Due out next week are IDW's two comic book portraits of our current major party presidential candidates. "Presidential Material: John McCain" and "Presidential Material: Barack Obama" are 32-page full color comics that give you a biography of each man. They are not position papers, for the most part. They are the life stories of McCain and Obama, current through to their winning of their parties' nominations.

While I've tried very hard to stay away from politics in this column (and in life, in general) for much of the recent past, I'm afraid that no review of any substance of these two comics could be done without mentioning them, to some degree. That will all come out in the second half of the review, and I invite you to skip over it, if your blood pressure is easily raised.

The two comics are text-heavy narratives with competent likenesses. They're biographies trying to stuff two full lives into two 32 page comics. That's a heck of a challenge, particularly with two men who've written two autobiographical tomes each, already. Do not expect decompression here. The "Obama" comic flows a little more smoothly, told in vignettes and generalities. The "McCain" comic is leaden with details and side stories and caption boxes galore. No event in McCain's career could go unmentioned, losing any hope of a central theme in a sea of details.

Let's focus on the art, first.

The covers by J. Scott Campbell are really cool. Campbell is a gifted caricaturist, with a flair for capturing a likeness while cartooning it far enough to make it expressive. IDW is smart enough to include the cover art at the back of each issue, alongside a full-page splash of the original black and white line work.

The art inside the two books is competent. I wasn't blown away by either. Characters often stand around mugging for the camera, obviously drawn from photoreference. When not done that way, they just look awkward, right down to the occasional issues with hands being too small for the heads above them, or caricatures that turn into oddly cartoony images in the midst of finer line work. (This is no different from any licensed comic, e.g. "Star Trek.") It would be unfair of me to assume that the cause is rushed art from a tight deadline, but that's what it winds up looking like, fair or not.

There's also an odd quirk to the McCain comic. Either the artwork wasn't scanned in properly, it's shot directly from pencil, or the post-production department didn't layer the letters in correctly with the black line work from the art. The final outcome looks less bold than the Obama comic, which has heavy ink lines and more solid blacks.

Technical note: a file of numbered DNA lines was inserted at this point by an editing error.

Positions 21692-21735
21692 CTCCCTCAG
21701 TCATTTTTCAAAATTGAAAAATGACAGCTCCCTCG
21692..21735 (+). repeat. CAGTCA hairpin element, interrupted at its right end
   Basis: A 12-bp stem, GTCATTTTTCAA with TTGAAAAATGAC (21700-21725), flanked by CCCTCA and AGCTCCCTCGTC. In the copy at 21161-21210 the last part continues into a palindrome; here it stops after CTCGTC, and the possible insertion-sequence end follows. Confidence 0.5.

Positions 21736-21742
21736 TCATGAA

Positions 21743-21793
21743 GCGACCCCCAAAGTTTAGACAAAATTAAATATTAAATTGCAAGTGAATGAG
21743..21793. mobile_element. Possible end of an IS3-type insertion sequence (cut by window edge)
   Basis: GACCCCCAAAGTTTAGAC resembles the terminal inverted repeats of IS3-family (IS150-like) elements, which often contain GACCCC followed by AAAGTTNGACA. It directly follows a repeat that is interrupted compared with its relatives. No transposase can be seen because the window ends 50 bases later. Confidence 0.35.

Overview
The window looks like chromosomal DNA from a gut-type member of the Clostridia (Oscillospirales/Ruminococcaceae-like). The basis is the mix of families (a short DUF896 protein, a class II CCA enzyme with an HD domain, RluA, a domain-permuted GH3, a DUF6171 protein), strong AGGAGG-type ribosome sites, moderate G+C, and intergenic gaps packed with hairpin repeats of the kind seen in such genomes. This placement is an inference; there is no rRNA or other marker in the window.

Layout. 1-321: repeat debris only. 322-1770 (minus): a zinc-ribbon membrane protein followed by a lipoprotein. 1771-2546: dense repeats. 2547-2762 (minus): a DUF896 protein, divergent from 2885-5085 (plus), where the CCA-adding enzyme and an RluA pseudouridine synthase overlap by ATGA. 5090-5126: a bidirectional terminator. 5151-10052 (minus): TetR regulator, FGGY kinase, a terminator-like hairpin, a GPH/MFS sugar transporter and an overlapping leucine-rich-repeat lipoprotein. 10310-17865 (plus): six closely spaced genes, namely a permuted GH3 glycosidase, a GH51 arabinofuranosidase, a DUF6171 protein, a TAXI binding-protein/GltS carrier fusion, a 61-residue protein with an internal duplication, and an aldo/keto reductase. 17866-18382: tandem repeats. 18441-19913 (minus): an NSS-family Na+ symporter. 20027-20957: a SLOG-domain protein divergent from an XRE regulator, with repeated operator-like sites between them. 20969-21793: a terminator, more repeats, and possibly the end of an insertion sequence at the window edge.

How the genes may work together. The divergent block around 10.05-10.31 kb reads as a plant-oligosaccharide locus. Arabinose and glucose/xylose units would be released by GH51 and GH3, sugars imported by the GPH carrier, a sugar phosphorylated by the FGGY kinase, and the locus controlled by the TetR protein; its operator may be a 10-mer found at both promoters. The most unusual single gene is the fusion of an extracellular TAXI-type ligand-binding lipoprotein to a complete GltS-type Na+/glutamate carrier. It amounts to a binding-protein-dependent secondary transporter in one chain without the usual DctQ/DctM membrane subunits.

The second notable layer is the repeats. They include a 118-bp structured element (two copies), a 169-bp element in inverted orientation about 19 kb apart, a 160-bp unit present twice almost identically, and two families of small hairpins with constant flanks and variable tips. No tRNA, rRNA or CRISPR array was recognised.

The "McCain" comic artist -- Stephen Thompson -- also does something the "Obama" artist -- Tom Morgan -- does not do: he goes for the occasional panel that more looks like an editorial cartoonist's work. It veers away from the literal and goes into the figurative, such as the final page panel where Giuliani, McCain, and Romney are seen driving Shriner-like mini-cars. I don't think Rumsfeld stood like a comic book supervillain over a man being waterboarded, nor do I think McCain and Bruce Babbitt pushed the Capital Building back and forth. It's just a little jarring in the middle of the otherwise straight-on narrative. On the other hand, it did add a welcome bit of creativity to the art, which is otherwise talking heads of known politicians.

Thompson's best art is in the wartime scenes. I'd love to see him illustrate a war comic, just based on the planes he draws and the authentic-looking details on the military uniforms and vehicles. When he's given the chance to draw more energetic panels, his art explodes.

The stories in both comics are both told through heavy use of narration boxes, with occasional dialogue balloons recounting conversations previously documented in books or magazine articles. Each book lists its sources for factual information on the last page, including each candidate's own books.

Ultimately, it's the presentation of the biographies that really disappoints me.

Jeff Mariotte's script on the "Obama" comic is the standard "poor boy done good" story we've been fed for the last four years or so. You probably know all the broad strokes of it by now -- mixed race American growing up with a mix of family issues, overcoming the odds, becoming an advocate for the poor and the general community, and rising up the political ranks in his party to become a major party political candidate. Along the way, his oratory skills are once more lauded, including lengthy excerpts from his speeches stuffed into word balloons as best as they could be. On page 25, you see the controversies surrounding the Obama candidacy so far -- the American flag lapel pin, Bill Clinton's "fairy tale" comments, Michelle Obama's "American pride" slip, The Reverend White, and the condescending comments towards rural voters. It's all neatly tied up in six panels and then dropped. And it's one brief speed bump of a montage in an otherwise Disneyesque movie presentation.

Presidential Material: Barack Obama